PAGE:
Tom Parisi, Office of Public Affairs
September 25, 2002
DeKalb, Ill.--Northern Illinois University geologist Ross Powell will help lead a new multi-million-dollar, international drilling initiative in Antarctica, where scientists will study geologicalclimate records buried beneath the frozen sea in order to predict global warming trends in the future.
The National Science Foundation recently awarded more than $900,000 to NIU's Department of Geology and Environmental Geosciences and the University of Nebraska at Lincoln to purchase a state-of-the-art drilling rig and customize it for use in Antarctica.
The project, dubbed ANDRILL, short for Antarctic Drilling, is projected to last for at least 10 years and to ultimately cost as much as $20 million. NIU, which is contributing $120,000 initially as part of a cost-share agreement, will collaborate with the University of Nebraska and scientists from four other countries: Germany, Italy, New Zealand and the United Kingdom. Drilling could begin toward the end of 2004.
"The aim of the project is to recover records of environmental and climatic changes that have affected Antarctica in the past," said Powell, a resident of far west suburban Elburn. He is one of two principal American investigators on the ANDRILL project.
The scientists will drill deeper than ever before--more than half a mile into the Antarctic seabed--tapping into a geological record of time as far back as 40 million years, when dinosaurs still roamed the planet and few, if any, glaciers existed. Core samples taken from within the Antarctic seabed provide a layered record that scientists can read like a history book. The samples contain fossils and sediment left behind by the advance and retreat of the ice sheet, which is governed by climate shifts.
"In terms of the history of climate and the ice sheet, there are windows of time for which we don't have information," Powell said. "We believe these data sets are needed to give us a better handle on how the Earth's climate system works and what is likely to happen in the future. Through much of the recent history of the Earth, the Antarctic ice sheet has been the only ice sheet around. It is an important control on such things as sea level and oceanic circulation."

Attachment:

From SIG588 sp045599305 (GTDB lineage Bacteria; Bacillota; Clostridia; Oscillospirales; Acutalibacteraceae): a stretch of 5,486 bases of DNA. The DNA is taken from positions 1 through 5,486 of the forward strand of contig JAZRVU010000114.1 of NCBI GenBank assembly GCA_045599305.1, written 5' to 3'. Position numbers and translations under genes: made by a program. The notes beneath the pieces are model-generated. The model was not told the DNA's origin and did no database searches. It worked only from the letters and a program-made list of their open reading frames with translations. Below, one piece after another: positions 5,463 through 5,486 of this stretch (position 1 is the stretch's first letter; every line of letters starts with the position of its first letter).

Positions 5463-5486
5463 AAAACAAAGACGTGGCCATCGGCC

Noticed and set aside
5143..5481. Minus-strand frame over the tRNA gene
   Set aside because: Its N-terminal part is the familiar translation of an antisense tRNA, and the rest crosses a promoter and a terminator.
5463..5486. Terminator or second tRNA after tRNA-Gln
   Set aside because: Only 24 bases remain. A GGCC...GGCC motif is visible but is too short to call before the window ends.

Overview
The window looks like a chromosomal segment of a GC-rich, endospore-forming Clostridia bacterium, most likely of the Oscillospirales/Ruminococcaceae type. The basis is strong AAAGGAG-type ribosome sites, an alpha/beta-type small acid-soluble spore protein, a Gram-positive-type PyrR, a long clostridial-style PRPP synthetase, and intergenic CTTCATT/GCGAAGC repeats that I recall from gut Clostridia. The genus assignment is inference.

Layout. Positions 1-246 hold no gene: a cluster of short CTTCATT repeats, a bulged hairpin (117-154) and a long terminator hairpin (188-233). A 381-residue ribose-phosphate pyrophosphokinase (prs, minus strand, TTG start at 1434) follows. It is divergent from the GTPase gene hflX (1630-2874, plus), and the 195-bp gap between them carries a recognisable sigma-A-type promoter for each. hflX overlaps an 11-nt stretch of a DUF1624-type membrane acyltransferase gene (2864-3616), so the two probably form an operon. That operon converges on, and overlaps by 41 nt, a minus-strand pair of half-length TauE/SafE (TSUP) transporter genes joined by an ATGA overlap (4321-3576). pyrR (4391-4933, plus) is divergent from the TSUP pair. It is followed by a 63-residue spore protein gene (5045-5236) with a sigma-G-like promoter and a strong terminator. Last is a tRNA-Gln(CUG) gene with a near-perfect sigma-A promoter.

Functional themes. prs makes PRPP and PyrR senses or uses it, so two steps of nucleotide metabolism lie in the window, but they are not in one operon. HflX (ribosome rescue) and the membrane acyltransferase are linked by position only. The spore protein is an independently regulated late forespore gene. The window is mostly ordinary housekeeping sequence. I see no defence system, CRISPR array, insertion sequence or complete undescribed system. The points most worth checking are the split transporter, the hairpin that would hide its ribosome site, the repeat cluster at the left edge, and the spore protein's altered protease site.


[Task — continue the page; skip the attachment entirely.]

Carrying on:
Powell said the project also will give scientists a more detailed picture of the past. "Instead of narrowing down climate or ice sheet changes to a period of a million years, we hope to be able to pinpoint the timeframe of significant changes to within several thousand years or shorter," he said.
The detailed record of the Antarctic ice sheet could give scientists a glimpse of future conditions on Earth. The Intergovernmental Panel on Climate Change (IPCC) has projected a rise in global temperature, mostly because of greenhouse warming, of between 1.4 degrees and 5.8 degrees by the end of this century.
"We hope to retrieve data that will help us understand how changes may occur in Antarctica during future global warming and also give us insight into what the world may be like as global warming continues," he said. "If the IPCC projections of warming trends are correct, the world's climate within the next few centuries will be at a point equivalent to conditions on Earth tens of millions of years ago, before Antarctica became cold enough to support the big ice sheets that are there today, and which have survived for over 35 million years."
Continued global warming would have major consequences on agriculture and energy usage. Additionally, the medical community is concerned about the spread of disease associated with tropical areas, Powell said.
"As the Earth warms and the ice sheet melts, sea levels rise as well," he added. "It's rising on the order of millimeters a year--that's well documented. If the trend continues at that rate or faster, eventually coastal cities from Venice (Italy) to New Orleans are going to have to do something to mitigate the rise."
The collaboration between NIU and the University of Nebraska reestablishes a link from the 1970s, when the head office of the Dry Valley Drilling Project (DVDP), the first drilling project to be conducted in Antarctica, was located in the NIU geology department.
The DVDP also was a large collaborative international effort. Powell worked on the project while he was a graduate student in his native New Zealand. Since that time he has continued his research in Antarctica, participating in at least 10 field seasons. He and NIU Professor Reed Scherer were part of a team of scientists who published their research on ice sheet dynamics last year in the prestigious scientific journal, Nature.
Powell said Scherer and possibly other NIU researchers would likely be involved in the ANDRILL project. Additionally, Powell typically involves students in his research. About a dozen students over the years have traveled with him on Antarctic expeditions.